I think I need bigger dreams. It was reinforced in a coffee shop recently.  The guy in line in front of me said to the cashier, “How’re you doing?”  The answer, which you’ve heard before, was, “Oh, you know. Livin’ the dream.”  Complete with eye roll.

Any time I hear someone say they are “livin’ the dream” it’s spoken with sarcasm, irony, boredom and clear disdain for whatever the person is doing in life. It can refer to school, a job, a relationship or lack of relationship. It’s spoken by someone disillusioned and beaten down, whether in attitude or life circumstance. I think we need bigger dreams. I do. My dreams can shrink to the size of “if I can just get through this next week,” or “Lord, I need to finish this sermon.”  That doesn’t even qualify as dreaming.

Other people think they dream big, wanting luxury trips or money or nice clothes or a cozy retirement or whatever. But those dreams are equally small and depleted. What do bigger dreams look like?  In the world of immigration controversy, we call those affected by the Development, Relief and Education for Alien Minors Act “Dreamers.” For young people who were illegally brought to the U.S. as minors, the DREAM Act provides temporary conditional residency, a right to work and a path to permanent residency. It is badly mired in courts right now, but for a young person to be able to work and move towards citizenship…that seems like a bigger dream.

Martin Luther King Jr. had a very famous dream, of course. You can hear his voice ringing with power and emotion: “I have a dream that my four little children will one day live in a nation where they will not be judged by the color of their skin but by the content of their character. I have a dream today.”  That seems like a big dream, still unrealized.  Dr. King followed that line up with another dream, this one borrowed from the prophet Isaiah: “I have a dream that one day every valley shall be exalted, every hill and mountain shall be made low, the rough places will be made plain, and the crooked places will be made straight, and the glory of the Lord shall be revealed, and all flesh shall see it together.” That’s a big dream.

The Bible is surprisingly filled with dreams. Jacob had one in Genesis 28 about a stairway from earth to heaven, and God’s angels moving up and down on it, heaven touching earth.  In Matthew, Joseph dreamed that the Lord appeared to him and instructed him to wed Mary and name their son Jesus. Another dream warned Joseph to take his young family to Egypt to keep the child safe, and still another one later gave the okay for their return. On the day of Pentecost, Peter’s sermon quoted the prophet Joel, “Your sons and daughters will prophesy, your young men will see visions, your old men will dream dreams.”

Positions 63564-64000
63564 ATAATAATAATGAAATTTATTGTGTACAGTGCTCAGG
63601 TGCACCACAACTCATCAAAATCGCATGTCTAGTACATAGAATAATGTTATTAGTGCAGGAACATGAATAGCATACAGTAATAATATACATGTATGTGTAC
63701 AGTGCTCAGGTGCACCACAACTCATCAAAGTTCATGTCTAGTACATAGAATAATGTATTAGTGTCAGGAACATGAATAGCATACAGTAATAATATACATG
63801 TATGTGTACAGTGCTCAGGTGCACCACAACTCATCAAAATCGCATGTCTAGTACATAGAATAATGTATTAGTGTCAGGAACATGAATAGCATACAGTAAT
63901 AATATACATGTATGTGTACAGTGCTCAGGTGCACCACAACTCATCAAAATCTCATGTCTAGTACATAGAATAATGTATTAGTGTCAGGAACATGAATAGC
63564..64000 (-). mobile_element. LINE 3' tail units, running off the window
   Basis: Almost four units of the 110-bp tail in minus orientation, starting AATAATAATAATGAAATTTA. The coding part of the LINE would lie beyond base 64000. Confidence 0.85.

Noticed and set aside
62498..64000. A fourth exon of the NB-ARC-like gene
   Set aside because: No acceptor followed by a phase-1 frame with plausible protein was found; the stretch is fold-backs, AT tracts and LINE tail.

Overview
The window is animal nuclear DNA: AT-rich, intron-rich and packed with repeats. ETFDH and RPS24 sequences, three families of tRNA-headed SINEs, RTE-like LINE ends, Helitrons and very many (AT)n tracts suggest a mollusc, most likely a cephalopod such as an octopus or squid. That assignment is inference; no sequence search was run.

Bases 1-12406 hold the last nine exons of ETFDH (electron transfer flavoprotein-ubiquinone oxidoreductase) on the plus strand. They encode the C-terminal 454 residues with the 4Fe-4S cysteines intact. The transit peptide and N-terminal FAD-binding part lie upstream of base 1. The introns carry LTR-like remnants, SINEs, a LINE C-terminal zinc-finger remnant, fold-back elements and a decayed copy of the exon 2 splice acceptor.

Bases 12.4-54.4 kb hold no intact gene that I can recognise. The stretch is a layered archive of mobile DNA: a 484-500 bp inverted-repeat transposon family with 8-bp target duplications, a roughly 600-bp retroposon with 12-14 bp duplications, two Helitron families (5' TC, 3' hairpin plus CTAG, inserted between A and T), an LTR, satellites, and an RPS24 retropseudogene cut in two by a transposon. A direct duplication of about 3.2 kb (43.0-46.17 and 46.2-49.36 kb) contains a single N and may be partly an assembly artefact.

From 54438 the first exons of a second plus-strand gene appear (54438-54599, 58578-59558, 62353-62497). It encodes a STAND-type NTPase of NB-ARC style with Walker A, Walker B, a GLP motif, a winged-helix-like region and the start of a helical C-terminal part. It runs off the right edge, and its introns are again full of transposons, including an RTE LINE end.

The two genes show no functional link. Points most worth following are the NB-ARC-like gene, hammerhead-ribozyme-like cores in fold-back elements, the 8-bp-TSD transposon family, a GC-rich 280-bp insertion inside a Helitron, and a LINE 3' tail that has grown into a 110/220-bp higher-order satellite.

Dreams tend to expand our world, show us new possibilities and see opportunities that weren’t there before. Our eyes are opened, and sometimes more able to see what God is doing around us. That almost always changes our priorities. Or puts things in perspective. Big dreams, God-dreams, make us larger people. Small ones, self-focused ones, tend to shrink us. It’s one reason I love the book of Revelation. It might be seen as one big dream (technically, a “vision” but I’m not going to quibble), putting God’s plan for people into a cosmic and eternal setting, and painting pictures like this:

“And I heard a loud voice from the throne saying, “Look! God’s dwelling place is now among the people, and he will dwell with them. They will be his people, and God himself will be with them and be their God.  He will wipe every tear from their eyes. There will be no more death or mourning or crying or pain, for the old order of things has passed away.”

That…is BIG. Huge, actually. Living’ the dream.


Peace of Christ,

Dan Baumgartner


Dan Baumgartner is the senior pastor at The Cove in Santa Rosa CA and serves as Secretary on The Fellowship Community Board.